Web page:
Stop US torture of Bradley Manning!
28 January 2011
Thirty miles from downtown Washington DC, the US military is engaged in the torture of an American citizen. Army Private Bradley Manning, jailed on suspicion of leaking classified documents to the whistleblower web site WikiLeaks, is being held at the Quantico Marine Corps base under conditions that approximate those at Guantanamo Bay.
Manning has been in solitary confinement for more than seven months. He is confined to his cell 23 hours a day, allowed out for one hour of solitary exercise—he is not allowed to exercise in his cell, and guards intervene if he attempts to do so. His pillow and bedding are removed during the day to prevent him from sleeping, and under the “prevention of injury” [POI] regime imposed on him throughout his imprisonment, jailers look in on him every five minutes and require him to make an affirmative response that he is “OK.”
The 23-year-old soldier is allowed only one book or magazine at a time, and may use his prescription glasses only when he is actually reading. The rest of the time he goes without them, and is “effectively blind,” he told visitors.
In some ways, the conditions in which Manning is held are worse than those in Guantanamo, or in a maximum security US prison, because solitary confinement is used largely as a disciplinary measure, or to protect those who may be at risk from other prisoners. There is no legal precedent for the indefinite solitary confinement of a prisoner who is awaiting trial, has not been convicted of any offense, and has no history of violence.
On Monday, Amnesty International issued a statement criticizing the “inhumane treatment” of Manning. Reports of the abusive conditions in which he is held have now begun to appear in the US corporate media. ABC correspondent Jake Tapper asked White House press secretary Robert Gibbs Monday whether the conditions of Manning’s imprisonment were “appropriate.” Gibbs would only refer him to the authorities at Quantico.
NBC News reported the same day that US military officials were denying charges that Manning was being tortured or held in solitary confinement without due process—the first time that NBC or any other US television network has made reference to the controversy over Manning’s treatment in prison.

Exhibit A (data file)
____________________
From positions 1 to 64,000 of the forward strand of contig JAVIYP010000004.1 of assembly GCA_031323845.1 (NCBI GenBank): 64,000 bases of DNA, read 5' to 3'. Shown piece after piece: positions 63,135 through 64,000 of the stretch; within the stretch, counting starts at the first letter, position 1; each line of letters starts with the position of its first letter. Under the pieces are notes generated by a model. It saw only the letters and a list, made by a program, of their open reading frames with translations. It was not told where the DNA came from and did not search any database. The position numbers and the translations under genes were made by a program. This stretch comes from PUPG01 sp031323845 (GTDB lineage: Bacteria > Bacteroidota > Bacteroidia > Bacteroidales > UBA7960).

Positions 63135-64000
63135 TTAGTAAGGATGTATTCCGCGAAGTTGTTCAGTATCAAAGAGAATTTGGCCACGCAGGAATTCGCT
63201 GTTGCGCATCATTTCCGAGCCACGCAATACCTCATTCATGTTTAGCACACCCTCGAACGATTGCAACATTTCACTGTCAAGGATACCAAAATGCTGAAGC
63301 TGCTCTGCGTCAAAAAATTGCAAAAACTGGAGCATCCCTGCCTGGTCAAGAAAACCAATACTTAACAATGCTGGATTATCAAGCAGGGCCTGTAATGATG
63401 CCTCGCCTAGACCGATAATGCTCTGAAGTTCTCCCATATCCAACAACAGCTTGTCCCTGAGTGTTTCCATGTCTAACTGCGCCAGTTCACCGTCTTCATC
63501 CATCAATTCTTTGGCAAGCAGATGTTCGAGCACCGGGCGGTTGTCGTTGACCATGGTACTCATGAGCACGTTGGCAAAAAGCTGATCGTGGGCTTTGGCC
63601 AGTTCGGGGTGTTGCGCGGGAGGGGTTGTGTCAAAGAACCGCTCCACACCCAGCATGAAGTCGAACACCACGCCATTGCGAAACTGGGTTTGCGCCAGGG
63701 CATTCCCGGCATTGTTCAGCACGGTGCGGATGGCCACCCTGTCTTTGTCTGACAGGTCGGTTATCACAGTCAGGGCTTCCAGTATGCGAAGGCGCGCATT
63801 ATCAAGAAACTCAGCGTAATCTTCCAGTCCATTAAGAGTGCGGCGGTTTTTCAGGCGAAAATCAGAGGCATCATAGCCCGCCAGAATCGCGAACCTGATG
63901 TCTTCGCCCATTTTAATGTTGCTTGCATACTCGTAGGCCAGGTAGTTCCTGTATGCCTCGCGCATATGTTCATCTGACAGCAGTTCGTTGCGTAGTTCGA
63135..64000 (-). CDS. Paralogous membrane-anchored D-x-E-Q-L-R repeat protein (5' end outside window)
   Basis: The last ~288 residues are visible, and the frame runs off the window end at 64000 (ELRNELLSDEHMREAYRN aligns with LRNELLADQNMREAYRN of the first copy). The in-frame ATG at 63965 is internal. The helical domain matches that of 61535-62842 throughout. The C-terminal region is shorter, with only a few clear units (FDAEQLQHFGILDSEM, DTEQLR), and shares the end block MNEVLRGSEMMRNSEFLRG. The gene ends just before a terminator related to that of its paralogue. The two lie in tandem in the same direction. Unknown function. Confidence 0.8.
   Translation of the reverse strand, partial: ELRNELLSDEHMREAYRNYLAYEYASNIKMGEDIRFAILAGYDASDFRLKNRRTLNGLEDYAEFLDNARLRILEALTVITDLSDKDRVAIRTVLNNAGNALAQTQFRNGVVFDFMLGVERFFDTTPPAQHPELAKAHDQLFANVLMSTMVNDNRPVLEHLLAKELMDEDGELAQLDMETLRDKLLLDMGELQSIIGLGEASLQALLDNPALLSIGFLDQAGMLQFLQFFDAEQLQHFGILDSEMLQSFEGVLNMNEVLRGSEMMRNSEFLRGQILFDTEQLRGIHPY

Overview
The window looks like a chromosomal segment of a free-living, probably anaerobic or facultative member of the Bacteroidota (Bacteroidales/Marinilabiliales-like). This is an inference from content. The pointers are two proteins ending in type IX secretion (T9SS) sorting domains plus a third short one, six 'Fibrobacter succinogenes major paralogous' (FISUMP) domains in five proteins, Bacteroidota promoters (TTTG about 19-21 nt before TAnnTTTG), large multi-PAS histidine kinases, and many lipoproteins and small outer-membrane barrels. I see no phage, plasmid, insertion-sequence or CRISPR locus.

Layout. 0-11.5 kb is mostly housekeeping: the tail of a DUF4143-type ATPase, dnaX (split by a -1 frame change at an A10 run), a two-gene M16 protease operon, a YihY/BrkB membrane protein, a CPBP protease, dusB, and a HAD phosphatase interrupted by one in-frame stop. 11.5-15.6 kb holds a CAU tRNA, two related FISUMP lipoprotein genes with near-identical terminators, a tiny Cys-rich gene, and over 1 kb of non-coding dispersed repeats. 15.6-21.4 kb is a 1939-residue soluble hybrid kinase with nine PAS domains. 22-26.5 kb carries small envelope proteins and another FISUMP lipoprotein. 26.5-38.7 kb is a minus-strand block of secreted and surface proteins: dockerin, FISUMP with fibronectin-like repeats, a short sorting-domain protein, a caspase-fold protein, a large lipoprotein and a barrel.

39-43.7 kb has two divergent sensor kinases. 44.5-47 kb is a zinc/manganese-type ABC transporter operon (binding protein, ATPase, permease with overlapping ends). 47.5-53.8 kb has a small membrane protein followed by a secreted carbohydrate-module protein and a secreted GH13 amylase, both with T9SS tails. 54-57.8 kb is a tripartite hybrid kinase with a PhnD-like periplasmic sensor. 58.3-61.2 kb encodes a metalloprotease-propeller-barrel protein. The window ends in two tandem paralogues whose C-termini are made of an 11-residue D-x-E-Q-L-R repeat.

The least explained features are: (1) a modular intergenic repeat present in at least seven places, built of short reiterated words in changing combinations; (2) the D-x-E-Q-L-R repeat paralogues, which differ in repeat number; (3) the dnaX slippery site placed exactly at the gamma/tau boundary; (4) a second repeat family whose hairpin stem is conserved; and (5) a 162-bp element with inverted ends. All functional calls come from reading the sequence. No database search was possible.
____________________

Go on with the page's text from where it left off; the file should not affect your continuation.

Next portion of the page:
The military admitted to NBC that Brig Commander James Averhart “did violate procedure when he placed Manning on ‘suicide watch’ last week.” Only professional medical personnel can put a prisoner on suicide watch, and then only after a psychiatric examination. Suicide watch involves around-the-clock confinement to the cell, stripping the prisoner of all clothing except underwear, and confiscation of the prisoner’s glasses (supposedly for his own protection).
The methods employed against Bradley Manning are sadistic and punitive, and widely condemned by human rights organizations when carried out by dictatorial governments. There is every reason to believe that he is being subjected to prolonged solitary confinement, as well as enforced idleness and sleep deprivation, in order to break him psychologically and induce him to provide testimony against WikiLeaks.
The same NBC News broadcast Monday reported that US officials had been unable to establish any direct link between Manning and Julian Assange, the founder of WikiLeaks. This confirms the account given by Assange, who says that he first heard Manning’s name in media reports after his arrest. WikiLeaks has established security procedures that ensure that those who provide leaked documents to the web site remain anonymous, not only to the government, but to WikiLeaks itself.
A letter from Amnesty International to Defense Secretary Robert Gates suggests that the treatment of Manning violates “the United Nations Standard Minimum Rules for the Treatment of Prisoners (SMR), which are internationally recognized guiding principles.” The letter also voices concern over the Kafkaesque refusal of the military to justify the conditions under which Manning is held or to respond to his lawyers. The letter continues:
“We are concerned that no formal reasons have been provided to PFC Manning for either his maximum security classification or the POI assignment and that efforts by his counsel to challenge these assignments through administrative procedures have thus far failed to elicit a response. We are further concerned that he reportedly remains under POI despite a recommendation by the military psychiatrist overseeing his treatment that such an assignment is no longer necessary.”
To dispense with such restrained and legalistic language, and put things bluntly, Private Bradley Manning is being tortured by the US military. The Obama administration, having come into office with a promise to end the torture carried out by the Bush administration, is engaged in similar practices itself. This is taking place, not only in secret CIA and military prisons in Iraq and Afghanistan, not only in Guantanamo Bay, but in the Virginia suburbs of Washington DC.
Throughout the buildup of the repressive powers of the American government under the pretext of the “war on terror,” the WSWS has warned that measures employed against supposed terrorists would inevitably be used against the population of the United States. The abusive treatment of Bradley Manning proves the correctness of this warning.
If Private Manning did contribute to the WikiLeaks exposures, he deserves the thanks of the American people, and the people of the entire planet, for bringing to light documents that reveal the war crimes and diplomatic conspiracies being carried out by the US government. The international working class must demand a halt to the physical and psychological abuse of Bradley Manning, and his immediate release from prison.